Adults don’t have a monopoly on complex feelings and emotions. Children also experience frustration, anger, sadness, anxiousness and so much more throughout their early years. The difference is a child that young might not have the tools or knowledge to properly express their feelings or manage them. That is why they can come out as temper tantrums or excessive crying.
The good thing is as parents we don’t have to sit around and wait for our children to deal with these emotions on their own. Here are five ways you can help your child learn to understand their emotions, recognise their feelings and learn how to regulate them.
When your child starts to have a temper tantrum because their toy got broken, say something like ‘’You’re sad because your toy is broken.’’ or ‘’You’re frustrated because you can’t figure out this puzzle.’’. Attaching names and labels to feelings and emotions helps your child develop an emotional vocabulary. This new vocabulary, which might be confusing at first, will later help them better express themselves.
Sometimes it’s easier for the child to learn what an emotion looks like if they see it in other people. You can use picture books, children’s tv shows or even cue cards to familiarise your child with different emotions and how they look on someone else’s face. The cue card method is often used with autistic children who struggle with identifying emotions and it can work very well.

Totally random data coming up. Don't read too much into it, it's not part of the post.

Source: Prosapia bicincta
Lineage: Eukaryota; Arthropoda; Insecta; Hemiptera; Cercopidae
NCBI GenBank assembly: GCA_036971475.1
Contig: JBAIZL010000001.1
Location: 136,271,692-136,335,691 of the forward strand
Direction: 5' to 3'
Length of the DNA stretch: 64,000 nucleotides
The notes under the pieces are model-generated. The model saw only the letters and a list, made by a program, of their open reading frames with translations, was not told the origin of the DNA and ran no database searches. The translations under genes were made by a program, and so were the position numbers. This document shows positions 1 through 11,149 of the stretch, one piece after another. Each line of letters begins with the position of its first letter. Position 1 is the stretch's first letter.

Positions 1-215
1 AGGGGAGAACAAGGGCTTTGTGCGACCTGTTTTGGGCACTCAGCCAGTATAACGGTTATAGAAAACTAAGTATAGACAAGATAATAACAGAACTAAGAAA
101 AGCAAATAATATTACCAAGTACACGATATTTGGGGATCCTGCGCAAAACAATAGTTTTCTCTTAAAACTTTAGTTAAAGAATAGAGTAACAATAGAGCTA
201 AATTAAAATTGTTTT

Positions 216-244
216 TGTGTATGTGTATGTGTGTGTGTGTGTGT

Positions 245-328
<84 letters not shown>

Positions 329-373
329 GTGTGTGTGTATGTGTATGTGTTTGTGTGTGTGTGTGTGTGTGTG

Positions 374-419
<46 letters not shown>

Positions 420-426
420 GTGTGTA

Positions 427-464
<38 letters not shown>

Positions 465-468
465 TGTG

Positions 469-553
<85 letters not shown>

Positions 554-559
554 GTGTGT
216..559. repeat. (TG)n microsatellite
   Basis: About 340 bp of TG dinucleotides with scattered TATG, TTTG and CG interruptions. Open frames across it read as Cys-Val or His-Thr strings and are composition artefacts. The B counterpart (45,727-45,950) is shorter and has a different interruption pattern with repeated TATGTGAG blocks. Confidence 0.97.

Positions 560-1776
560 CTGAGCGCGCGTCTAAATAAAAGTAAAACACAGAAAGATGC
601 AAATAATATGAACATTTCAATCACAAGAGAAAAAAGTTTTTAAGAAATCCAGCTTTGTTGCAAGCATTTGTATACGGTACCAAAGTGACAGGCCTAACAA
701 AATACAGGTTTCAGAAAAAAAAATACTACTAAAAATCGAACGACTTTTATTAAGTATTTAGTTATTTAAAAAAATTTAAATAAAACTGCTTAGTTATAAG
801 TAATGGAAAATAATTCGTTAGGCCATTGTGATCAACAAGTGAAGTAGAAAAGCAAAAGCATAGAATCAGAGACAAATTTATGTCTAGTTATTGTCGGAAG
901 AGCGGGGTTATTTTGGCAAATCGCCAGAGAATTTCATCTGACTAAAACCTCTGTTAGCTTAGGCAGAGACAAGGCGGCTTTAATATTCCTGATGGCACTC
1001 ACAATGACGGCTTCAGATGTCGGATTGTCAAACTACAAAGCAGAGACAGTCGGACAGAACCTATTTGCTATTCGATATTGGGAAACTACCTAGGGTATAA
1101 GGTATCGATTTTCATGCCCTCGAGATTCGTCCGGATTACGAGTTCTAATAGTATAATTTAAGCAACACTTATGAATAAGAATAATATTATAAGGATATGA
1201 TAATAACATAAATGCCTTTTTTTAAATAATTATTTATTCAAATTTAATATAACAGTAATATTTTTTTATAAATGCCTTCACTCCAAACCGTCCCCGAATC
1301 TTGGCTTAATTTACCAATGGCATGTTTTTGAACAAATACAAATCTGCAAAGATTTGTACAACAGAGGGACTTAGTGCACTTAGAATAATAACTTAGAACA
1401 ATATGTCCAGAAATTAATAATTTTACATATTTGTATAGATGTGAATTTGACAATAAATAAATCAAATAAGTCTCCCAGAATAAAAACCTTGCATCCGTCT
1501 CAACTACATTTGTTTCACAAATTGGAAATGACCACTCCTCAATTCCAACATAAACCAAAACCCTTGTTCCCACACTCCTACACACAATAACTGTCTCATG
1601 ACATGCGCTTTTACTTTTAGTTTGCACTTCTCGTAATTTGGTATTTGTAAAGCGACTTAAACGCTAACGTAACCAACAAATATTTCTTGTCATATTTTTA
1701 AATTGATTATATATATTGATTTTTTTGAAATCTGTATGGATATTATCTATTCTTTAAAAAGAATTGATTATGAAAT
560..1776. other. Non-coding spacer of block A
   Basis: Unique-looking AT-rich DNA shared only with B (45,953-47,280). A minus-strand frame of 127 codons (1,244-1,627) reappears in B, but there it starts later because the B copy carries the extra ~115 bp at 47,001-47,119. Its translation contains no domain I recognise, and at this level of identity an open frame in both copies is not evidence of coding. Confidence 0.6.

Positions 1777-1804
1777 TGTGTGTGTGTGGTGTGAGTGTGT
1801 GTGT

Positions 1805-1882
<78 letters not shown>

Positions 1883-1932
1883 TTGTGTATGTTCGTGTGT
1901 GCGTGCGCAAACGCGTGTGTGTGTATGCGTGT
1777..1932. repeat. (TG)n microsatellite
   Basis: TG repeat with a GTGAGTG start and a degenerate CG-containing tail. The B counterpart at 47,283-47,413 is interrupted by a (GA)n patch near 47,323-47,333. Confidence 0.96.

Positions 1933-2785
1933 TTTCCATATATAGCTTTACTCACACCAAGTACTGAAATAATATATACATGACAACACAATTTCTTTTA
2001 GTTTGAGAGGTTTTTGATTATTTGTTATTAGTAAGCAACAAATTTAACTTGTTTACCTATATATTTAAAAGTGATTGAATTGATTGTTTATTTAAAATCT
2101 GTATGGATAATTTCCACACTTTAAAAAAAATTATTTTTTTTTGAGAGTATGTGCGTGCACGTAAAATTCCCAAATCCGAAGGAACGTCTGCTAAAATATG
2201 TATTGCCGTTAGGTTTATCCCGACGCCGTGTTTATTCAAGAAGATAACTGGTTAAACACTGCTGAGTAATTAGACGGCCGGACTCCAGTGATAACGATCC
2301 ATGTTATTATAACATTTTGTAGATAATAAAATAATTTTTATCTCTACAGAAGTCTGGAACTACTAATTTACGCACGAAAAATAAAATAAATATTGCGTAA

The second your child starts to cry or get a little frustrated, your parental instinct will be to try and stop this negative feeling as fast as possible. But instead of doing this, try to help your child sit with their feelings for a little while. Try to also talk about why they feel that way and how they think they can make themselves feel better. Having insight into their emotions, helps children understand them better and know that they pass and they’ll be okay.
Children learn from imitation. If you’re an emotionally healthy adult who is unafraid to name their emotions, discuss them and manage them, your child will eventually become the same. Show your child that all emotions are valid and okay to have by being open about your own experiences. The degree to which you experience emotions might be different to your child, but they still need to see that acceptance in you before they try to practise it themselves.
Your child already loves games and apps, so why not use this medium to help develop their emotional literacy? Our game app QuadEmo helps children understand emotions, how they affect their bodies and behaviour and how to regulate them in fun and engaging ways. Through fun mini-games and animated characters, your child will learn not just to express their feelings but will also have the tools to manage them in a healthy way.
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